Diamond promises to be superior in most properties that are important for electronic components.

Comment Re: because the market hasn't balanced yet (Score 1) 587

Probably all correct, but there is also the difference that someone at the seat of the company can do some things better than someone telecommuting. Such as attending meetings where some things happen on paper, checking out hardware problems in jobs that include such tasks...

H1Bs may erode that difference though because they are also local.

Comment Re:I don't think they are "new installs" (Score 1) 333

As far as I know NetMarketShare is just counting installations based on what peoples user agent strings are reporting during normal web surfing. I don't know of any way to determine an OS date of install from a user agent string.


All you can tell from the numbers is what OS people actually use, and that may be distorted by some people changing their user agent strings.
Not many people probably, but (without proof) I suspect that it will be some users with exotic OSes or browsers, who want to pretend having a mainstream system.

Because sometimes, stupid websites decline to serve browsers their developers are not familiar with.

Comment Re:New world, new business model. Out with the old (Score 1) 275

My point is that the previously steady increase of Windows 10 marketshare (which every previous MS operating system had as well) seems to have stopped in recent months. While its predecessors' marketshare appears stable. Something is not going as planned for Microsoft.

BTW, Windows XP is still declining, albeit slowly. Netmarketshare shows it slightly below 8.1 now.

Comment Re:New world, new business model. Out with the old (Score 2) 275

Unless the customers actively hate it.
In the data by, the market share for Windows 10 on the desktop has not increased since August. That is untypical, usually a new Microsoft OS would rise in percentage until a successor is released.

At the same time, the market share for Windows 8.1 is pretty stable since June. Similar for Windows 7, it seems people REALLY dislike the idea of switching to Win10.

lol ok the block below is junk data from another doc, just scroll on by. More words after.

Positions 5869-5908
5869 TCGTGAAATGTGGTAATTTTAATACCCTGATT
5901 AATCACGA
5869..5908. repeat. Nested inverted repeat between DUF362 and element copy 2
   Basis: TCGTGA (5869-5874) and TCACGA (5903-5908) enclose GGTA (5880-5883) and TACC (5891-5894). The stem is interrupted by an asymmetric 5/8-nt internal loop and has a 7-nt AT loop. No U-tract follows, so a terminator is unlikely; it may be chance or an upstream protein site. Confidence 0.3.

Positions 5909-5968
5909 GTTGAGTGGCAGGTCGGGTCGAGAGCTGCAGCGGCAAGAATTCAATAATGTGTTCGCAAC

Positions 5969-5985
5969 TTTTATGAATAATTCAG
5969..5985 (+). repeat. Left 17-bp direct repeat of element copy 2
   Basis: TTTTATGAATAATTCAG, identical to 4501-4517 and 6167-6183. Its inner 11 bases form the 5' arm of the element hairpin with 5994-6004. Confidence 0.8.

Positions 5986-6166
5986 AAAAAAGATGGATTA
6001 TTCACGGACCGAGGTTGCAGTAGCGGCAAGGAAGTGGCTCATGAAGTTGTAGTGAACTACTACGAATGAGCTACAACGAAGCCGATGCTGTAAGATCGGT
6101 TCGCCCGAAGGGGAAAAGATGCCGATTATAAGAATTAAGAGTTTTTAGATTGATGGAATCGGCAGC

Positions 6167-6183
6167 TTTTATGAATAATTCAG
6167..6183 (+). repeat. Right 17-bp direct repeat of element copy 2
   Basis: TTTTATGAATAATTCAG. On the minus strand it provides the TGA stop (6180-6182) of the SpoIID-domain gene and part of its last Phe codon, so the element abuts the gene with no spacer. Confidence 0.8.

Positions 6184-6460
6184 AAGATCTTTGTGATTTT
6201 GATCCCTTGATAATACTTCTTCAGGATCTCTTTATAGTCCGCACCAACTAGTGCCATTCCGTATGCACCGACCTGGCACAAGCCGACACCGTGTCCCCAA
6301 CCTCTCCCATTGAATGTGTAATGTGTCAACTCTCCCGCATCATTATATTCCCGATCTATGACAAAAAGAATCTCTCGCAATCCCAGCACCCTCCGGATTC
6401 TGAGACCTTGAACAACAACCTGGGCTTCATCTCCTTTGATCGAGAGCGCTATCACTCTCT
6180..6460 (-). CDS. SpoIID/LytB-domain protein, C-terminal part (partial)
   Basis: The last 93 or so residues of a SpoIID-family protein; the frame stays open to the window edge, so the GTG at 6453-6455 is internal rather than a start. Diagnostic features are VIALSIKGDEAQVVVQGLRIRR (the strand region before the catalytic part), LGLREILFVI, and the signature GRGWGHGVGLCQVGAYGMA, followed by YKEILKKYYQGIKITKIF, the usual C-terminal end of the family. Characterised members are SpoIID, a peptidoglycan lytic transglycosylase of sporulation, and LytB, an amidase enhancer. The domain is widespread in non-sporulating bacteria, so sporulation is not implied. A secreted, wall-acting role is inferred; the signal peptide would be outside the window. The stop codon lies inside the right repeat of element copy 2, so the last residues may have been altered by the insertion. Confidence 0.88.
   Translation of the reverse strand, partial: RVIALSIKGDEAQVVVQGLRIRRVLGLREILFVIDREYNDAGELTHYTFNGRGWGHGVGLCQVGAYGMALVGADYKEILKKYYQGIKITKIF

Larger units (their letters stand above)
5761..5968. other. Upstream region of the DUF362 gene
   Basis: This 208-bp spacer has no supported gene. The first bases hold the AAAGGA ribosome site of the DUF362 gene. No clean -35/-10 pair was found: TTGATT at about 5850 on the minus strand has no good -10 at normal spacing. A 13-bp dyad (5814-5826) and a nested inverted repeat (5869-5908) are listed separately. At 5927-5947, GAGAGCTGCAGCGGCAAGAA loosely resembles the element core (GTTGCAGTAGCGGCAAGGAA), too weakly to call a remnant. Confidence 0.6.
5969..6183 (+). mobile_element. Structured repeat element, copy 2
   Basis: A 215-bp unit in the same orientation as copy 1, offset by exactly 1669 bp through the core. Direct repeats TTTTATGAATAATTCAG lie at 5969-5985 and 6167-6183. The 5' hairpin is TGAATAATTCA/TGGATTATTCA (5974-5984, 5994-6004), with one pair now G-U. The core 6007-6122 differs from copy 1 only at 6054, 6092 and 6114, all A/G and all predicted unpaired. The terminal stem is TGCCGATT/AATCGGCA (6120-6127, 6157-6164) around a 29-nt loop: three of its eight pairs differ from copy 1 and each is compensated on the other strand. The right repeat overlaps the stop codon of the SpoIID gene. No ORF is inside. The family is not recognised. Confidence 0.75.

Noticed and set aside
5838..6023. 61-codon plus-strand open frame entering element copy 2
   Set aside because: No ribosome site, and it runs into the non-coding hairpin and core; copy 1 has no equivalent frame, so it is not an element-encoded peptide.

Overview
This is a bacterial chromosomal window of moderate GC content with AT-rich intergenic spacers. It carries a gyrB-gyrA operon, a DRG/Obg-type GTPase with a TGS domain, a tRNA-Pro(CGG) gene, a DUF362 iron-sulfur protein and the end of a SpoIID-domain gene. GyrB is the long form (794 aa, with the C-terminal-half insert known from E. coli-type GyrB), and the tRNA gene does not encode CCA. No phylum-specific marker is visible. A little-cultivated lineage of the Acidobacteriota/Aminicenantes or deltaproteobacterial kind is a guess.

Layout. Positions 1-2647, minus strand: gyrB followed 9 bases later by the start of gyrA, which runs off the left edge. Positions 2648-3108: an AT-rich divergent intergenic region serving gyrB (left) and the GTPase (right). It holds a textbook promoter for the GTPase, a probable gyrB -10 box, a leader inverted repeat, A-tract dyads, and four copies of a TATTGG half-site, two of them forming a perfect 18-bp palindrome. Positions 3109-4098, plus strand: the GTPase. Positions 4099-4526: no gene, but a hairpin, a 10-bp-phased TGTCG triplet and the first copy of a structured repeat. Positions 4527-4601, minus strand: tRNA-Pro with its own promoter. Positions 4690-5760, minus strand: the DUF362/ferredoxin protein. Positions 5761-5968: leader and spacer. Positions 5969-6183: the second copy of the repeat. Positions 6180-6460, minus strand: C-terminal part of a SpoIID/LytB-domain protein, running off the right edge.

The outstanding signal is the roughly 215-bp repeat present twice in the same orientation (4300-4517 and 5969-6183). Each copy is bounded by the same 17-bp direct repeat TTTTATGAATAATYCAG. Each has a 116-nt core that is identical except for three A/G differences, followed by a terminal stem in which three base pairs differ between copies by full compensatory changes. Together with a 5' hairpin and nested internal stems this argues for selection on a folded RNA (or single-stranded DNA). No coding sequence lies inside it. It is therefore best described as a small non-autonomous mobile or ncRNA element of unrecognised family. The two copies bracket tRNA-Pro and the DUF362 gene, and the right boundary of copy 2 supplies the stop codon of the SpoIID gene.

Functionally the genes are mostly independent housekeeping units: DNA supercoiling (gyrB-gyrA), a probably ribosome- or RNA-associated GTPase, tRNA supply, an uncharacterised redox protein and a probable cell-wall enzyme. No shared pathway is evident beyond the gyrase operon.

Now the question is, where will those people go when Windows 7 and Windows 8.1 go out of support?
My guess is that many of them will keep their systems despite no more security updates, which may have interesting results at some point ;-)

Comment Re:they should be teching real skills not outsourc (Score 1) 618

Sorry pal, but now you're moving the goalpost. You declared that capitalism is selling at the highest cost the market will bear. These politicians are being capitalists by selling their product, legislation to the highest bidder. Their supposed to sell it to the voters (who appointed them at the ballot box and pay their salaries with taxes) but the voters offer less than the market will bear.

That's capitalism - like it or not.

That's poor oversight by the voters. Because most of them are re-electing the douchebags who made promises to the voters before the elections and then sold out to corporate interests. I'd expect a lot more people voting for third parties, concerns about "lost votes" be damned.

Comment Re:"Crazy Loon Industries" Was Taken? (Score 1) 30

Also, performance-wise McAfee antivirus has earned a reputation for slowing down systems a lot. I remember a previous job, where running McAfee antivirus was mandated by management. Some tasks were impossible to achieve in reasonably time, such as major searches in the file system, unless you temporarily deactivated the antivirus software.

I don't think it is a good idea for TPG to move to the name McAfee for its products. Or for Intel to hold significant shares in such a venture.